Malouf wins first Impac literary award
IT was no coincidence that the Australian novelist David Malouf was presented with the inaugural Impac Dublin £100,000 International Literary Award on the eve of Bloomsday.
The presentation dinner held at Dublin Castle on Saturday night was deliberately intended as a celebration, not only of Malouf's beautiful and profound novel, the 1993 Booker contender Remembering Babylon, but also as an opportunity to celebrate Dublin's literary legacy and the award's status as the largest on offer to a single work of fiction.
As the guests made their way, into the courtyard of the castle, the band of the Dublin Fire Brigade performed in the late evening sunshine. "He looks like that English politician who writes those bestseller things. Archer," observed a woman to her companion who quickly confirmed: "That is Jeffrey Archer."
There were a number of far more enigmatic costumed characters intended to represent Irish writers. Whereas Joyce and Shaw were easy to identify and Bram Stoker was depicted through the sinister persona of Count Dracula, some of the others were less instantly recognisable.
Was the man dressed in a long black wig Sheridan? He certainly didn't resemble Swift. An Elizabethan page had been nominated to carry a giant copy of Remembering Babylon. Few present had ever previously witnessed a pageant quite like it.
Inside, the 400 diners sat at formal tables. Each place setting had a paperback copy of Malouf's winning book. A string quartet played. Throughout the speeches much was made of the monetary size of the prize.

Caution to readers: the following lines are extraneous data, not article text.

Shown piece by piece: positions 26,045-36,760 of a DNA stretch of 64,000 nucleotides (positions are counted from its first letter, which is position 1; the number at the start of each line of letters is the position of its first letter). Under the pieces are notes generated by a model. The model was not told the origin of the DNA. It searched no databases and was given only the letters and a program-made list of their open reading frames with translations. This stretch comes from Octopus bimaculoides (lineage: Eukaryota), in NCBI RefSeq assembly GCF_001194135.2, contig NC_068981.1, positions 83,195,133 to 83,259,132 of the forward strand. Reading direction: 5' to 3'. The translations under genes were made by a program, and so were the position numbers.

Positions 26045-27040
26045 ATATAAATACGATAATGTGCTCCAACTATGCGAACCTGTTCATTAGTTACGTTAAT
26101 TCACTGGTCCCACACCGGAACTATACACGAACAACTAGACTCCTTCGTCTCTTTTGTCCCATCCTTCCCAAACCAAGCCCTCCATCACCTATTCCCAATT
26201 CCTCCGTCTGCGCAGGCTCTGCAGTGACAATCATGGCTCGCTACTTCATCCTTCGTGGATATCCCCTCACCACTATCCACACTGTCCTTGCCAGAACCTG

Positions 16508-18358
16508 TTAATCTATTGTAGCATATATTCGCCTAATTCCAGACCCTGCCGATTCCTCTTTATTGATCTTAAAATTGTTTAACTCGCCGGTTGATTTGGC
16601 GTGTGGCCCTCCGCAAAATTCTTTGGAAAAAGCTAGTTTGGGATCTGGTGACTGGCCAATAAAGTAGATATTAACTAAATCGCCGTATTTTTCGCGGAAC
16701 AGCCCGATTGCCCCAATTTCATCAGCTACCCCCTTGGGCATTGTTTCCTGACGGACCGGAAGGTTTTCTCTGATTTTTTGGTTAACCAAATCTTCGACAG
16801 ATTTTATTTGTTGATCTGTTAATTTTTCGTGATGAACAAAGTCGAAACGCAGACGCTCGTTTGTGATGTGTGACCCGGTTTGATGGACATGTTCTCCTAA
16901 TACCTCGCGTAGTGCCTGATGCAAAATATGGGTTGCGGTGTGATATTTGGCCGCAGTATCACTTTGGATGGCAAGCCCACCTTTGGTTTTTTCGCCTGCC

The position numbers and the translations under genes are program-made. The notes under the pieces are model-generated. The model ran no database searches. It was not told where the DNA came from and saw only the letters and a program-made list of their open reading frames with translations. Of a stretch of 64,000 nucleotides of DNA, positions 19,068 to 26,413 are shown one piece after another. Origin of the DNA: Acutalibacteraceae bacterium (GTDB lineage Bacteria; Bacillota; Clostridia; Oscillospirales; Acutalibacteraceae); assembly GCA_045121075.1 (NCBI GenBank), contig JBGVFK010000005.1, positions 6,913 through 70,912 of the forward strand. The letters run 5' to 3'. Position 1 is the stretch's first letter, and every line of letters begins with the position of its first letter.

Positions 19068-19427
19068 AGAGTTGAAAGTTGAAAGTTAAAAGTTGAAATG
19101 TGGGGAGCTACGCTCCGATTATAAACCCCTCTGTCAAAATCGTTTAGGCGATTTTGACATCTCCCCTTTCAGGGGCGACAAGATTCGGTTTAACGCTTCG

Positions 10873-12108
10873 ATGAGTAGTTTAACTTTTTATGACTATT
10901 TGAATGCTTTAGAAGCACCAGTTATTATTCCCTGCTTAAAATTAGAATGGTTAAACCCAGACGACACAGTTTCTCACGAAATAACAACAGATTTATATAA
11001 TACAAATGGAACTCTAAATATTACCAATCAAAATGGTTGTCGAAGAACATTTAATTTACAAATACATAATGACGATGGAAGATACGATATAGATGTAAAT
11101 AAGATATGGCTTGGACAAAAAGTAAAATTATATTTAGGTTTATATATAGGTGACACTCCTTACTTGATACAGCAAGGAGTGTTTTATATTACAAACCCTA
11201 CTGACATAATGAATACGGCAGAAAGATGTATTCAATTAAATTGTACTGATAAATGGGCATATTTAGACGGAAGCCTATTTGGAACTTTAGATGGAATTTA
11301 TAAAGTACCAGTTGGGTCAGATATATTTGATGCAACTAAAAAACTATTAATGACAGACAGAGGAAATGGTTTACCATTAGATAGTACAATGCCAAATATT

Lord Archer felt some of those present needed to have the reason for the evening explained, so the promotional video featuring footage of Shaw wishing he were still alive to be able to benefit from the prize was screened.
Gay Mitchell who had devised the idea of a Dublin literary award recalled how it became a reality, before reiterating his belief in Dublin hosting the Olympics.
Impac also decided to honour Malouf's publisher, Chatto and Windus, part of the giant US Random House conglomerate. As midnight approached, David Malouf spoke of his novel, "sleeping there on the table before each of you" and said a book comes to life through its reader.
One of Australia's most internationally distinguished writers since the publication of his second novel An Imaginary Life in 1978, Malouf reminded those present of exactly how much time goes into the emergence of a novel.
He completed Remembering Babylon "over four years ago". Delighted with winning, he seemed to regard his novel as an old friend he had not seen for a while.